•Imlay City Street and Sidewalk millage renewal: Residents will be asked to approve a six-year renewal of its exiting 2.46-mill levy to continue funding street improvements. If approved, the renewal would raise an estimated $258,000 in the first year of the levy, which would run through 2026.

•Lapeer Animal Control Millage: Residents are being asked to support a 0.20-mill levy for five years to fund Lapeer County Animal Control. If approved the millage would raise $635,000 for operational funds and the care of animals housed at the county shelter.

•911 Surcharge Increase: Lapeer County Central Dispatch is asking to increase the current 911 surcharge rate by 74 cents—from $1.55 to $2.29 per month.

The funds cover the agency’s operating costs and the increase is necessary, it’s board says, to keep it viable.

•Lapeer County Veteran Affairs millage increase: The Veterans Affairs Office is seeking an additional 0.085-mill through 2023, to assist the county’s approximately 5,700 veterans. If approved, the total amount raised for veterans programs would be about $565,000 in 2021.

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Contested races in St. Clair County

Republican Bob Wiley looks to earn another four years as St. Clair County Drain Commissioner. His challenger is former office holder Fred Fuller, a Democrat. The victor earns a four-year term.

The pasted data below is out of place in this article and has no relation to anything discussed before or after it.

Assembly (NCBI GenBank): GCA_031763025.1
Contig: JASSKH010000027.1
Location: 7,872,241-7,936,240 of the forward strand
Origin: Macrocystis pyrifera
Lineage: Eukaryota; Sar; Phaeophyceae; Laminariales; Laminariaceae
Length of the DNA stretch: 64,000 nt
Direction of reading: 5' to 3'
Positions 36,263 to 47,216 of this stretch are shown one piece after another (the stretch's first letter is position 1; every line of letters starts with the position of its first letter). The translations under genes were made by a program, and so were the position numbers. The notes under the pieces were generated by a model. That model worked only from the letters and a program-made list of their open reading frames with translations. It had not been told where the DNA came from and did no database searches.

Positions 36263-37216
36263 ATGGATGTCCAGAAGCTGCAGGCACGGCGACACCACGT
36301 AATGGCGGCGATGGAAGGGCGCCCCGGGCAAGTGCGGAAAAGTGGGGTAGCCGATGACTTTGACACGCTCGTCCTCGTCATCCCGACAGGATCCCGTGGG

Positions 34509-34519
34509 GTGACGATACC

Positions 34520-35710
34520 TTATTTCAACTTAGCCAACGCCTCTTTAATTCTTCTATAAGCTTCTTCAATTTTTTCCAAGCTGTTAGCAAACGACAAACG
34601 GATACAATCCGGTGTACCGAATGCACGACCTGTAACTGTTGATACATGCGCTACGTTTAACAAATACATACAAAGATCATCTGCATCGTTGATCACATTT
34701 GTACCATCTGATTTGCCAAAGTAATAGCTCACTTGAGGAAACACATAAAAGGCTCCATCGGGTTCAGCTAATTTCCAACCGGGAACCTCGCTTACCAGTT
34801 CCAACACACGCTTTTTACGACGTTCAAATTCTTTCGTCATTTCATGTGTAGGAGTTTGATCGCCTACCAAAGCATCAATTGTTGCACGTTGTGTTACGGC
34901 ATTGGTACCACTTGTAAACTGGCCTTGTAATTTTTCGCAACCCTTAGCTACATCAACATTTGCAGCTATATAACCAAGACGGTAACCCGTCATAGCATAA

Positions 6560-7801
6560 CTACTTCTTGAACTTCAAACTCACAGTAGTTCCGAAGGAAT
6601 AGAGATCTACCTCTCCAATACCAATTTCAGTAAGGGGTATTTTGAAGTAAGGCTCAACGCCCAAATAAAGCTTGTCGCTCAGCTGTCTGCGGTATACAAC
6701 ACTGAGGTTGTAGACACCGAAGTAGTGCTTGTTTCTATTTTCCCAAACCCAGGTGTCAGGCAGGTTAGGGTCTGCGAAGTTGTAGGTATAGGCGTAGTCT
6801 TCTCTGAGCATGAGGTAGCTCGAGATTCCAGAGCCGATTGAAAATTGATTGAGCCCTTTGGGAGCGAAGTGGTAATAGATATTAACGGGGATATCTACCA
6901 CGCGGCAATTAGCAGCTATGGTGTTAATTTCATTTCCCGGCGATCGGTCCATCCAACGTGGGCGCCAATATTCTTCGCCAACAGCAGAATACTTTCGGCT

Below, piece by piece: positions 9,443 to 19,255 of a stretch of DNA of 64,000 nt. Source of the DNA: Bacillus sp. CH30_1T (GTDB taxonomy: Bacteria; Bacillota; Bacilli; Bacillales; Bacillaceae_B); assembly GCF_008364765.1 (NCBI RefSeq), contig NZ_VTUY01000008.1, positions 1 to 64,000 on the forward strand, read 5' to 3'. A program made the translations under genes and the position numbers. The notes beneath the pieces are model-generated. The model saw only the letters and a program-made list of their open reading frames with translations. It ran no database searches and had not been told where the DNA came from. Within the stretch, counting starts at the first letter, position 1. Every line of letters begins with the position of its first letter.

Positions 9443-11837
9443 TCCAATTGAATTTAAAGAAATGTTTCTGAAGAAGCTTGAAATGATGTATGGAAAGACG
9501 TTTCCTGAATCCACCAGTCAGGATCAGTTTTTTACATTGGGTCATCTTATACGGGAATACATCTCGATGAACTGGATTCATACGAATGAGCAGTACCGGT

District Judge Mona Armstrong, who was appointed to the bench earlier this year, is looking to earn a full, six-year term. Her challenger in the non-partisan race is Caryn VanderHeuvel.

In the county’s
81st District for the Michigan House of Representatives, incumbent Gary Eisen, a Republican, hopes to earn another two-year term. His challenger is Democrat Debbie Bourgois.

There’s a three-way race for two seats on the Capac School Board. The field includes John Antilla, Bill Ellis and Beverly Wheelihan. Ellis is an incumbent.

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St. Clair County proposals

In the Tri-City area there are just three funding requests on local ballots.

They include:

•Capac Streets renewal: The two mill levy was first approved by voters in August 2014. This request is
for a four-year term.

The millage funds will be used for the “improvement, construction and/or repair of roads, highways, streets and/or bridges” from 2022 to 2026.

•Lynn roads renewal: Voters will be asked to extend the current one mill levy for a term of four years, from 2020 to 2023. That amounts to $1 for every $1,000 of taxable value.

•Berlin Township Fire request: Voters
are being asked to consider a 10-year 1.5-mill special assessment increase to purchase new fire equipment and apparatus to conclude
in 2030. The millage’s passage would raise an extra $184,000 per year and bring the total
millage for fire services to 3.5 mills from the current level of 2.0 mills.

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Democrat Kimberly Bizon and Republican Lisa McClain are vying for the soon-to-be open seat in Congress. Whoever gets the most votes will represent Lapeer and St. Clair counties in Michigan’s 10th District for a two-year term.

Tom Wearing started at the Tri-City Times in 1989, covering the Village of Capac as a beat reporter. He later served stints as assistant editor and editor. Today, he covers Imlay City and Almont as a staff writer. He enjoys music and plays drums and sings with various musical groups in the Detroit Metropolitan area.